Turned on by hyper polarization Increased by adrenergic stimulation Cause for diastolic depolarization

59 MCQ’s 6. False regarding Brugada Syndrome
Inheritable form of idiopathic ventricular arrhythmias LOF mutation in SCN5A Autosomal Recessive Structurally normal heart

60 MCQ’s 7. Least chance for VT during exercise LQT1 LQT2 LQT3 CPVT

61 MCQ’s 8. False regarding LQTS QTc > 480msec
Structurally Normal Heart Patients with LQTS usually symptomatic throughout their childhood 50% of SCD usually had prior warning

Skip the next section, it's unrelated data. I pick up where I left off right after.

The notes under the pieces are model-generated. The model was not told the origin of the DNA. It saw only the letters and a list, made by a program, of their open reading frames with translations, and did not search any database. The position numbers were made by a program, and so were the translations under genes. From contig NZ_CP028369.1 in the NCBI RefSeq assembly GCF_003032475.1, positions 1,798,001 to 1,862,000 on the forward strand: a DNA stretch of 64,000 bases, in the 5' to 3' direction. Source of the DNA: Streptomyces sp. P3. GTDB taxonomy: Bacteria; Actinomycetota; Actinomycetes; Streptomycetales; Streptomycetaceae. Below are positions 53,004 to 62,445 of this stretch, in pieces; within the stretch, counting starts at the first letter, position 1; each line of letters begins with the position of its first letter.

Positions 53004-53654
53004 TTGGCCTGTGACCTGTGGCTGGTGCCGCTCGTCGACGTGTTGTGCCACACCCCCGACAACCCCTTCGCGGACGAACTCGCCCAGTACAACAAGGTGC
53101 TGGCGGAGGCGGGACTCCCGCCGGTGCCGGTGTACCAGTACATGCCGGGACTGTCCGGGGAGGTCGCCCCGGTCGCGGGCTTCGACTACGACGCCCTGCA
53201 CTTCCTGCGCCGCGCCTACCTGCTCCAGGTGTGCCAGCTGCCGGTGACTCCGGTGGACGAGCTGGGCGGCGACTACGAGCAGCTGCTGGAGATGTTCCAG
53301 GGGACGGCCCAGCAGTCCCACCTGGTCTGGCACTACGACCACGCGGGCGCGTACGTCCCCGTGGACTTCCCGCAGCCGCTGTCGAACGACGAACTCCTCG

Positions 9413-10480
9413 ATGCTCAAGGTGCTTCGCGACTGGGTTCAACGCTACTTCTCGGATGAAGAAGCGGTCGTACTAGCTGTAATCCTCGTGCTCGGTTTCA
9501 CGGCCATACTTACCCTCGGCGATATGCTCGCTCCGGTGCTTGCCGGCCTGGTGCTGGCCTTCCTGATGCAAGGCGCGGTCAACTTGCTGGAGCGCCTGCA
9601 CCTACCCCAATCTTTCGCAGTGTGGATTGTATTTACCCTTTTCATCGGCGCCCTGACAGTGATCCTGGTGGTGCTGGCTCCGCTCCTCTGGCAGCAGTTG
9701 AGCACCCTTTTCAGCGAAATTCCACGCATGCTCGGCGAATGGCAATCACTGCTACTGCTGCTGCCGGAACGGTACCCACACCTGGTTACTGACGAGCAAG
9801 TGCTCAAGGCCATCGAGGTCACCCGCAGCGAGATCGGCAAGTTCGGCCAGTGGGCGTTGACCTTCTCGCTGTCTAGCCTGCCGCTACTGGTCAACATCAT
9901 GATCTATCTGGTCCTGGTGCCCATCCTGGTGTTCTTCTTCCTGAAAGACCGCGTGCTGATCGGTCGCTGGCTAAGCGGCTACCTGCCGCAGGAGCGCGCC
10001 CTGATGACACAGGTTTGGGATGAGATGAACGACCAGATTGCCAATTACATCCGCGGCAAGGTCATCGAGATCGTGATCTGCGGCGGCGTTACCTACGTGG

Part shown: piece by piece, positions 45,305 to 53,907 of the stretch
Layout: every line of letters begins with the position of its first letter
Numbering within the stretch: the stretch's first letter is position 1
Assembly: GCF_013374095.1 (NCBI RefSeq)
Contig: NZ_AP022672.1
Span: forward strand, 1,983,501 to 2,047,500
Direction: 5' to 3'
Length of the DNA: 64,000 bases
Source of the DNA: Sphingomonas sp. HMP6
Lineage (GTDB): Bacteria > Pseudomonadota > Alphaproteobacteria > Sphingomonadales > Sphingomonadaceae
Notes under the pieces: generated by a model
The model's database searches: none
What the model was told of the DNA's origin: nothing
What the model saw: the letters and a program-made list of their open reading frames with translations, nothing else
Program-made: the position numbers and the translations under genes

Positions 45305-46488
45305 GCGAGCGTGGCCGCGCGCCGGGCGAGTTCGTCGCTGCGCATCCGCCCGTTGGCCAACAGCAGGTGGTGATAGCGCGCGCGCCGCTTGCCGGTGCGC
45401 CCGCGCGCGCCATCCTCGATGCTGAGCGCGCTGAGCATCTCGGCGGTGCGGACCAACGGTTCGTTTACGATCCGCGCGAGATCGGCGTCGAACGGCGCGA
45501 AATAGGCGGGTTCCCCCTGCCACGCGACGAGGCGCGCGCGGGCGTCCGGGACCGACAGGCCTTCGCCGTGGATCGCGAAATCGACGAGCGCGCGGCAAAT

62 MCQ’s 9. False regarding SQTS Quinidine normalizes APD
ICD may be tried Transmural dispersion of repolarization Defective K channels & Na channels

63 MCQ’s 10. False regarding CPVT Manifest in childhood & early adulthood
Structurally normal heart Bidirectional VT or PMVT Ppted usually during deep sleep